By Rich Abrams CSS
December 1, 2000
Reprint Protection Officer News - Fall 2000

It's Monday morning and you've just received notice that Harold and the Hot Dogs (the absolute latest in teenybopper music) is going to appear at your facility. What steps do you take to assure the safety of the attendees and the entertainers? I have been assisting with convention and theater security since 1969, so this article will outline some of my own experiences in major US cities.

First, take a look at your building. Is there adequate seating? (Not folding chairs, but actual bleachers or auditorium quality furniture is required.) Are there wide aisles leading from the audience to the back of the house? Is house lighting and emergency lighting sufficient for a sold-out venue? Take a look at the stage itself, since it must be able to support the weight of performers and equipment. Are your bathroom and snack facilities able to accommodate a crowd? These are all basic items that road managers look for when preparing for a show.

Next, how are you planning to handle crowds? Are the ticket takers able to control a large group of anxious music lovers? Are the fire exits clearly marked? Have you allowed a budget for extra ushers and security staff who may be needed? Is there a waiting area near the parking lot, since lines will form quickly? (When I was working for 1970's era bands like the Grateful Dead, the devoted followers started lining up three days before the actual concert date.) Have you rented extra barricades and yellow traffic cones to assist your staff with entrance and exit lanes? An important note- make sure to work closely with local police and fire officials as this event unfolds, because they are also going to have special manpower and planning requirements.

The band is arriving today. Have you prepared the dressing room and backstage area for them? Do you have signs, guest lists, and admission passes in place? Has your public relations department geared up for the local media? (Often, a major TV show such as Entertainment Tonight will also be attending to document the show or conduct interviews. This requires additional security manpower.) Is the catering department ready to meet the contractual requests such as "only blue M & M's" or "French Onion Soup in a Crock-Pot with melted Swiss Cheese"? (Keeping the performers fed prevents tempers flaring, if you can believe that!) Have you arranged for valuables storage in a safe deposit box? (Costumes and jewelry often cost more than the music.)

OK-the show is going up and you're feeling better. Are you monitoring communications between the lobby, auditorium, and stage to prevent any major problems? Have you arranged for the money transportation from the box office? (Another side note-I once carried twenty thousand dollars in a paper bag between the manager's office and the dressing room at a show because the band insisted on cash payment!) Has a cutoff time been arranged to prevent sixteen encores and forced overtime for the stagehands and your security staff? To quote a famous promoter-"Elvis has left the building." Are the limousines in place to whisk the performers away to their hotel? (Fans and autograph seekers crowd the exit and cars after a show, so make sure you are ready.)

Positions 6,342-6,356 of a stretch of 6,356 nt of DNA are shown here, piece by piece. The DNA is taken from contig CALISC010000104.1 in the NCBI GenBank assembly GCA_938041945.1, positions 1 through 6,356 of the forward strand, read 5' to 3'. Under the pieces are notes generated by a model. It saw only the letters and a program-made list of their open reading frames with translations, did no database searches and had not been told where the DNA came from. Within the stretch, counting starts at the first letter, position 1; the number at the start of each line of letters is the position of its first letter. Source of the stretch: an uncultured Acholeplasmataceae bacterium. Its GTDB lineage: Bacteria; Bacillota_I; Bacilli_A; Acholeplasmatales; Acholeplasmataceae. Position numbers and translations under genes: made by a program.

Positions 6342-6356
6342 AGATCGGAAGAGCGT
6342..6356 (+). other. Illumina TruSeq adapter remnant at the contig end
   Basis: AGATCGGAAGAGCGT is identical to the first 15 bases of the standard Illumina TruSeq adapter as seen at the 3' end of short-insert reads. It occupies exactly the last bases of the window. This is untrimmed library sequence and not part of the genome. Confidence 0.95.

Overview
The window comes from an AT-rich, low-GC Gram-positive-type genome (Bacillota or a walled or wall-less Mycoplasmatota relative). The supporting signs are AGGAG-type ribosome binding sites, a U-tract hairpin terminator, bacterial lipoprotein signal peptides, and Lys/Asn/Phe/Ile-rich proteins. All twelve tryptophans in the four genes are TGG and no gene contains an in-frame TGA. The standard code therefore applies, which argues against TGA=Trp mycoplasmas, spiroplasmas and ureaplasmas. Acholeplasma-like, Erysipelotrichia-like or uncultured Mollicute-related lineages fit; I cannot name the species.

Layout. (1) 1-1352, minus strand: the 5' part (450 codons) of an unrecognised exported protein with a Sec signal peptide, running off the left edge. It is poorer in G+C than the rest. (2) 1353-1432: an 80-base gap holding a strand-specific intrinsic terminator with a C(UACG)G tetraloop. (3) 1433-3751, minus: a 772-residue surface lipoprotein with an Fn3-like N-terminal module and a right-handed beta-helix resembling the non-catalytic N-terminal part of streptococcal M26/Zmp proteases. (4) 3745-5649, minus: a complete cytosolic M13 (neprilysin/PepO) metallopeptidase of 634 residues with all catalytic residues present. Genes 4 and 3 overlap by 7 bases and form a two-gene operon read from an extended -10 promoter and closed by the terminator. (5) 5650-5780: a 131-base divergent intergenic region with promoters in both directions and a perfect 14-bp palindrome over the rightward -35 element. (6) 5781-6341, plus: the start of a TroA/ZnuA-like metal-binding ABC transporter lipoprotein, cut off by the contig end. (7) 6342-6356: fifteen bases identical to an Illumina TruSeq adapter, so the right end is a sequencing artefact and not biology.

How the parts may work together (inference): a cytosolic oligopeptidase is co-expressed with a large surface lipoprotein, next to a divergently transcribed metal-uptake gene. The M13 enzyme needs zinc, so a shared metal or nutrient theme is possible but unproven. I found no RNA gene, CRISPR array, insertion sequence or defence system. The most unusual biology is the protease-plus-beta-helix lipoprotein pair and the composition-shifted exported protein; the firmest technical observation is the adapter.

Good-the show is over and a weight is lifted from your shoulders. What next? Have you detailed security officers to "sweep" the auditorium and common areas for stragglers? Have you done a cursory check of the facility for damage to seats and aisles? (Believe it or not, rock music shows have problems due to patrons standing up in the seat and dancing in the aisles.) How is the load-out going? Are the trucks in place, and have you assigned staff to monitor the cases of equipment as it leaves the stage? (I once had a bold thief attempt to roll a case full of audio gear away from the loading dock. He was caught because he went in the opposite direction of the tractor-trailers.) Is the cleaning staff attacking the remains of candy, soda, and souvenirs? And last, have you met with the facility manager for a quick debriefing before you depart?

I used to think that the strangest picture was an empty arena after a show. Hopefully you have followed all of the guidelines described in this article, as well as the safety procedures that you have developed in your own professional experience. The music industry survives each generation of new songs and strange costumes (or haircuts), and you can help your venue to survive one night of raw energy. (And this article doesn't even cover other types of special events such as WWF Wrestling or a sports playoff.) The security manager plays a major role in presenting a "hot show in a cool theater". (Oh, and a final note, I suggest investing in ear plugs to prevent hearing damage during the show!)

-Rich Abrams is an alarm operator II at Yale University Security, and a former security coordinator for concert promoters on national tours. He has worked in major venues such as Madison Square Garden and the Hynes Auditorium, as well as smaller theaters such as the Palace in New York and the Palladium in Los Angeles. He recently received an award for his work as Assistant Security Chair for the Norwalk, Connecticut Oyster Festival which features entertainment and attracts 250,000 attendees over three days.